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OLCHS spreads goodwill through Operation Santa Claus

  • Written by Kelly White

wrap gifts photo 12-28

Photo by Kelly White

Dominika Bryniarska (at left), 15, of Oak Lawn, and Natalia Tylka, 15, of Oak Lawn, wrap gifts together during Oak Lawn Community High School's Operation Santa gift wrapping party on Dec. 20 at the school in Oak Lawn.

 

'Tis the season of joy and giving and Oak Lawn Community High School students are standing strongly by that view. For the 13th consecutive year, students from all grade levels participated in Operation Santa Claus this December.

Operation Santa Claus is similar to the Angel Trees commonly seen at local shopping malls during the holiday season, according to Operation Santa Claus organizer and Oak Lawn Community High School math teacher Ellen Kruger.

“We adopt families from the Oak Lawn High School community who demonstrate a need for assistance, as determined by the counselors and social workers,” Kruger said.

In order to become a part of the project’s wish list, every family participating had to have at least one or more students attending Oak Lawn Community High School, with ages ranging anywhere from freshmen to seniors.

“I used to get families referred by Oak Lawn Family Services, but as the years went by, there was such great need within the Oak Lawn High School community that I was able to fill all of the spots from referrals from our counselors and social workers,” Kruger said. “This year we adopted more people than ever before with 40 individuals from 11 different families.”

“I like the ability to help the less fortunate families of Oak Lawn,” said Jasmine Cates, 17, of Oak Lawn.

Candy canes hung on Christmas trees located in the student and staff cafeterias at the school, 9400 Southwest Highway, for one week, each containing a gift tag identifying a person, their age, and desired wish/need. Wishes included anything ranging from clothing, gas/grocery gift cards, and toys in addition to a few specific requests. In order to participate in the program, students and staff chose a candy cane at random, purchased the gift or gifts with their own money, and returned it to the school unwrapped.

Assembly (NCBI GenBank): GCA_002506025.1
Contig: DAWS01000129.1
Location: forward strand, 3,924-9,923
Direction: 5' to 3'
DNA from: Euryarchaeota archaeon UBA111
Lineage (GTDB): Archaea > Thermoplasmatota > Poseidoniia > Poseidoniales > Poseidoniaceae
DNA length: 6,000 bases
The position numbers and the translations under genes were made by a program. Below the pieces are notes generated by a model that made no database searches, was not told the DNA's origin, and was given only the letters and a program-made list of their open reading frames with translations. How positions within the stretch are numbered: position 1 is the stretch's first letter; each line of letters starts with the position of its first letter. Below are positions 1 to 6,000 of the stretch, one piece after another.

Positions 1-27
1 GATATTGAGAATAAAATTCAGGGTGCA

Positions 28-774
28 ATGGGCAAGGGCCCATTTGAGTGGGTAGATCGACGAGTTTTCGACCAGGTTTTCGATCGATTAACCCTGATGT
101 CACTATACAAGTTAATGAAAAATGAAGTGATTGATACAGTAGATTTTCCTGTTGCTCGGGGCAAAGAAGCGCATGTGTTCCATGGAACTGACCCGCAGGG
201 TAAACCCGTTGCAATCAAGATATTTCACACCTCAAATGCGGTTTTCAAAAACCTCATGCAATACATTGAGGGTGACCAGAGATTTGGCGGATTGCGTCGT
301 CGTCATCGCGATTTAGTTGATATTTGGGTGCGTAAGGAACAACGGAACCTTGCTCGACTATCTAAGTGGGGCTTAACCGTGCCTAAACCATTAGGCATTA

The gifts were then wrapped during a wrapping party, hosted by Kruger, and the 20 students on the Operation Santa Claus school committee on Dec. 20. From there, the gifts are taken on the school’s Spartan minibus and hand-delivered to the families in need by staff and students.

Students reported to enjoy the giving project.

“I like that it is a fun and fast way for everyone to contribute to those in need,” said Nicole Arias, 17, of Oak Lawn.

“I like how you get a look at how others are living who are less fortunate, and you have the opportunity to help them,” said Ansam Abdeljaber, 17, of Oak Lawn.

“This is my first year helping, and I am really glad to be able to help those who need it the most,” said Peggy Fritz, 17, of Oak Lawn.

Since 2005, during the holiday season, Kruger and members of Oak Lawn Community High School have collected over 3,140 gifts and over $13,000 in cash and gift cards for Oak Lawn residents, according to Oak Lawn Community High School’s Assistant Principal Marcus Wargin.

“Operation Santa Claus amazes me every year,” Wargin said. “Our students, staff, and families step up to help those in need, and bring joy to our community families during the holiday season. Ellen (Kruger) goes above and beyond to organize this event each year, not out of obligation, but out of genuine kindness. I am proud to work with her and all of our stakeholders who take time out of their days to support this cause. It is events like these that constantly remind me of why Oak Lawn Community High School is more than just a school. We are a family and I am grateful to be part of it every day.”

The project originally sparked at the high school after Kruger participated in a similar project through the University Recreation Center at James Madison University. She then adapted it for Oak Lawn Community High School.

“I feel this program brings students and staff together to help those within our own school community,” Kruger said. “We see firsthand the effect these donations have on the families who attend our school. They participate in a program that gives back to the community. The students who gain the most are those who stay around after the wrap party to load the gifts into the cars of the families who they are being donated to. They see the appreciation and gratefulness first hand.”